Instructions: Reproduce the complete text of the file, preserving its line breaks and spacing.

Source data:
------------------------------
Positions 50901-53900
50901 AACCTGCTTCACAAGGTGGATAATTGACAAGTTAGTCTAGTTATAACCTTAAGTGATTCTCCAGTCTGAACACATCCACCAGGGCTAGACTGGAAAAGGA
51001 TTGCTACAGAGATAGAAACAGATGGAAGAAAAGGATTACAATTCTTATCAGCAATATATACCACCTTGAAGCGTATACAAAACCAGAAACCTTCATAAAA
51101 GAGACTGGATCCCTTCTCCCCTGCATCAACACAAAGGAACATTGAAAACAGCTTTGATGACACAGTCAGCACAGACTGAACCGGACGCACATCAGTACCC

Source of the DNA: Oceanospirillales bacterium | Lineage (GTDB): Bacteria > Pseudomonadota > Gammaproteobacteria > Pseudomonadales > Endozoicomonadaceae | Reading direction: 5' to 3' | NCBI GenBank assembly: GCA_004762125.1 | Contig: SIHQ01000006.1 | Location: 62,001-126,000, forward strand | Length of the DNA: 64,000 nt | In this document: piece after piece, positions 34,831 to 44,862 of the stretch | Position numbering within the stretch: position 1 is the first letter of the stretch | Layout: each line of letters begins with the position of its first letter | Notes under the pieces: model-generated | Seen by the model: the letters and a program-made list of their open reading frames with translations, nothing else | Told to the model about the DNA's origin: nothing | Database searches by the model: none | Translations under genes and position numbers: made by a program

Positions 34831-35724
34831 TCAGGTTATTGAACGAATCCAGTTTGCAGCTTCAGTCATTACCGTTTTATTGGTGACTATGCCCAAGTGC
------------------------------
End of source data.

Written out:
Positions 50901-53900
50901 AACCTGCTTCACAAGGTGGATAATTGACAAGTTAGTCTAGTTATAACCTTAAGTGATTCTCCAGTCTGAACACATCCACCAGGGCTAGACTGGAAAAGGA
51001 TTGCTACAGAGATAGAAACAGATGGAAGAAAAGGATTACAATTCTTATCAGCAATATATACCACCTTGAAGCGTATACAAAACCAGAAACCTTCATAAAA
51101 GAGACTGGATCCCTTCTCCCCTGCATCAACACAAAGGAACATTGAAAACAGCTTTGATGACACAGTCAGCACAGACTGAACCGGACGCACATCAGTACCC

Source of the DNA: Oceanospirillales bacterium | Lineage (GTDB): Bacteria > Pseudomonadota > Gammaproteobacteria > Pseudomonadales > Endozoicomonadaceae | Reading direction: 5' to 3' | NCBI GenBank assembly: GCA_004762125.1 | Contig: SIHQ01000006.1 | Location: 62,001-126,000, forward strand | Length of the DNA: 64,000 nt | In this document: piece after piece, positions 34,831 to 44,862 of the stretch | Position numbering within the stretch: position 1 is the first letter of the stretch | Layout: each line of letters begins with the position of its first letter | Notes under the pieces: model-generated | Seen by the model: the letters and a program-made list of their open reading frames with translations, nothing else | Told to the model about the DNA's origin: nothing | Database searches by the model: none | Translations under genes and position numbers: made by a program

Positions 34831-35724
34831 TCAGGTTATTGAACGAATCCAGTTTGCAGCTTCAGTCATTACCGTTTTATTGGTGACTATGCCCAAGTGC